IAM Key-Features: An overview

Content

  1. Access Governance
  2. Single Sign-on
  3. Password Management
  4. Multifactor Authentication
  5. Conclusion

 

 

POV: You realize that your access rights to systems are not very effectively regulated in some cases and that the software landscape in your company generally resembles an intransparent jungle. So why don’t you take out the machete and clean up a bit? Well. One way or another. Introducing an IAM is pretty much the same, but with fewer mosquitoes. 

 

And what are the most important features of an IAM? There’s no question that it has many good ones 😉. With an IAM, the right people can access the right resources at the right time and for the right reasons.

 

In this article, I’ll explain which features are offered with IAM and how you can use them most profitably and effectively. So read on if you want to optimize your access management or want more info on IAM possibilities.

Access Governance 

Access governance deals with role concepts and the mapping of IT authorizations. Specific roles can be assigned authorizations and these can be monitored. This makes the unintentional assignment of unnecessary authorizations less likely. And if it does happen, it is noticed more quickly.  

 

Access governance can be divided into three sub-areas: 

 

Classifications: Data is classified according to risk classes. It is then determined which activities and areas must be subject to segregation of duties or separation of duties (SoD). A transfer of 10 million euros, for example, should always require the authorization of more than one person. Thus, it is deposited that person one gives an order, person two controls it and countersigns the order, and person three executes the order. None of these persons may be the same. 

 

Attestation: This is the process of verifying current access and permissions. Access attestation is a never-ending process that ensures that every user has access to the data, systems, and applications they need. But none to those they don’t need. In large enterprises, constant changes and expansions of roles are normal. That’s why it’s especially important to maintain a good overview and prevent an accumulation of rights. After all, who wants the trainee to have more rights than the boss after 4 department changes?  

 

When introducing an IAM system, department heads, managers and team leaders should therefore be asked who still needs access and whether the access rights are still correct. Regular reporting of rights is an important aspect for clarity.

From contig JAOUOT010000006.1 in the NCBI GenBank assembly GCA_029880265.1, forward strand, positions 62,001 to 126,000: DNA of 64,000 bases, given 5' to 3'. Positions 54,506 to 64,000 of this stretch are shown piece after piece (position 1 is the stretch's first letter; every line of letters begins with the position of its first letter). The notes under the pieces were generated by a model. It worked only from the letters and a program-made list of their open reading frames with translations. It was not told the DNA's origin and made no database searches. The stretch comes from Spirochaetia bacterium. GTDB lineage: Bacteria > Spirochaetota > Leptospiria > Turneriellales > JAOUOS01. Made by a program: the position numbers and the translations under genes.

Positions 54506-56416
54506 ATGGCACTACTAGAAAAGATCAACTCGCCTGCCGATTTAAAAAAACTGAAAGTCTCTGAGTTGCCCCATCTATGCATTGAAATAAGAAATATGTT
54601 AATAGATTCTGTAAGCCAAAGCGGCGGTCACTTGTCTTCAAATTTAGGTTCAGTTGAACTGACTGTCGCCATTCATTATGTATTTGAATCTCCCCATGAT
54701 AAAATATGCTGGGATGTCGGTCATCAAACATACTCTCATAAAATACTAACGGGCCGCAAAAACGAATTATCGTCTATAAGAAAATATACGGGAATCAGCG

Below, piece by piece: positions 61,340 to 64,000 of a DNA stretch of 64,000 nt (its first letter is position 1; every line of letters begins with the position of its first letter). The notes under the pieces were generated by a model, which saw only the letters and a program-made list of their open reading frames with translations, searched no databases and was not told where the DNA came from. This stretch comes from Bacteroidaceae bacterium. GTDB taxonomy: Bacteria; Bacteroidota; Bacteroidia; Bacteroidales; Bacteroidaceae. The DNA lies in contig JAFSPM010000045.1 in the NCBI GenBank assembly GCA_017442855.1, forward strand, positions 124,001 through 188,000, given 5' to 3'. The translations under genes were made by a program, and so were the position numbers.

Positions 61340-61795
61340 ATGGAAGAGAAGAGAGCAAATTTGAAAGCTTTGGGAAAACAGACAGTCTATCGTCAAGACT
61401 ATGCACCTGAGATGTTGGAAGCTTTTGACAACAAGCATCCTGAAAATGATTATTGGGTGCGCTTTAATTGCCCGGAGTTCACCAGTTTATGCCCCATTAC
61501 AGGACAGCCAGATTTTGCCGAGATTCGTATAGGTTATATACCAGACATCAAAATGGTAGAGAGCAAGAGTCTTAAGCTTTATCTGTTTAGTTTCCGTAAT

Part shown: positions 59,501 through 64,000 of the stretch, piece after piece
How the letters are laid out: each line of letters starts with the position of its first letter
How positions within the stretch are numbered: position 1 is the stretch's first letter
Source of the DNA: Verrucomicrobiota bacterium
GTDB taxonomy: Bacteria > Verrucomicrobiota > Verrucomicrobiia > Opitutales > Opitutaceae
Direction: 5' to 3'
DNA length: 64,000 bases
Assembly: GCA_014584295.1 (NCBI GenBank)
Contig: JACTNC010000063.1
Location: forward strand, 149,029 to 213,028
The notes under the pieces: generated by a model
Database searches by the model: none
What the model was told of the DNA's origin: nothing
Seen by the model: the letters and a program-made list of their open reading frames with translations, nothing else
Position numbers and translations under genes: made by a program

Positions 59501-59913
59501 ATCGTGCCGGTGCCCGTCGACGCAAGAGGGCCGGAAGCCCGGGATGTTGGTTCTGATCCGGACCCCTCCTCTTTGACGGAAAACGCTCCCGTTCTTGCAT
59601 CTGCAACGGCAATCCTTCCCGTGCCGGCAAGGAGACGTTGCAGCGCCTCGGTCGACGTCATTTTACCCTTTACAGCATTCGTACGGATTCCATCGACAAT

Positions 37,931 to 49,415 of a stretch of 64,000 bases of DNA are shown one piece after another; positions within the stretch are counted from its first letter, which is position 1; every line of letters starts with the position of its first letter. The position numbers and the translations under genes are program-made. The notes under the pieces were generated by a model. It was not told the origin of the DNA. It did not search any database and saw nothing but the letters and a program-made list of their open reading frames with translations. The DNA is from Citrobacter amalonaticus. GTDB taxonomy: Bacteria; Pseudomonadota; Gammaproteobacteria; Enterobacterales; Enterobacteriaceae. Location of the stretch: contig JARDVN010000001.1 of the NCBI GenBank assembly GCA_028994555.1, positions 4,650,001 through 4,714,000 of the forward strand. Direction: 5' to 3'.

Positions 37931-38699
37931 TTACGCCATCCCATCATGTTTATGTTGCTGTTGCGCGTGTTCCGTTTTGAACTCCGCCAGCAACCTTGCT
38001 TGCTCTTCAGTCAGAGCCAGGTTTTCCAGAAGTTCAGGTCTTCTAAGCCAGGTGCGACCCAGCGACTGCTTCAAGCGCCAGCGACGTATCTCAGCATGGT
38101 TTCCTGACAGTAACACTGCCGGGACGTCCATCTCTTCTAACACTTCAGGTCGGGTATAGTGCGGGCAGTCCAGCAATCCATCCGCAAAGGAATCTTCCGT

Reconsolidation (target & actual comparison): Reconsolidation involves looking into systems and areas and comparing who still has access and who should still have it. It is therefore a target/actual comparison of access rights.

 

To do this, the IAM system takes the actual status of access rights and compares it with a target status list. Problems or inconsistencies are highlighted. In the next process, these problems are resolved. This can be done automatically or manually, whereby the goal is, of course, automation.

Audit Reporting

The audit does not start in the IAM but much earlier. Audit reporting helps to uncover risks and make them traceable by documenting system states and actions. Only if the risks are known can these be evaluated, checked, and controls introduced. And let’s be honest… who has a perfectly error-free process flow? Ultimately it’s better to closer analyze than to avoid the whole process.  

 

Audit reporting is also divided according to different functions: 

 

Audit trail: The audit trail shows changes that are made in processes. This makes it easier to control them. The function shows the auditor why access exists, who exactly granted it and how this access came about. In this way, processes can be continuously monitored and alarms can be sent directly in the event of misconduct or rule violations. 

 

Audit Policy: The Audit Policy contains the rules of the organization. What should/must be recorded? Which sensitive data must be taken into account? For how long must data be collected? Who is allowed to see the data? 

 

Audit Response: Once you have the list of critical processes and other findings, you need to respond to them. What action points are derived from it? Who needs to take action? How do you respond to lapses? 

Role & Access Management

Here, it is determined which roles exist in the company and must therefore be available in the system. The goal is usually automatic account creation and automatic assignment of rights depending on the function of the employees in the company. Here you also have an added value for the company apart from the compliance with legal requirements.

 

For example, when a new editor is hired, an Active Directory account is automatically created and a Microsoft Office license is assigned. Access is granted automatically based on the role. Additionally, required roles must then be requested and authorized by another party.

 

However, rights can also be excluded from approval. For example, if an intern requests access to the company’s bank account and another person accidentally approves it, the IAM system still denies access. This happens because restrictions can be stored in the IAM for certain roles. After all, there is more adequate personnel for bank account management than an intern.

Approval Workflows

Who may confirm what and how many instances must confirm?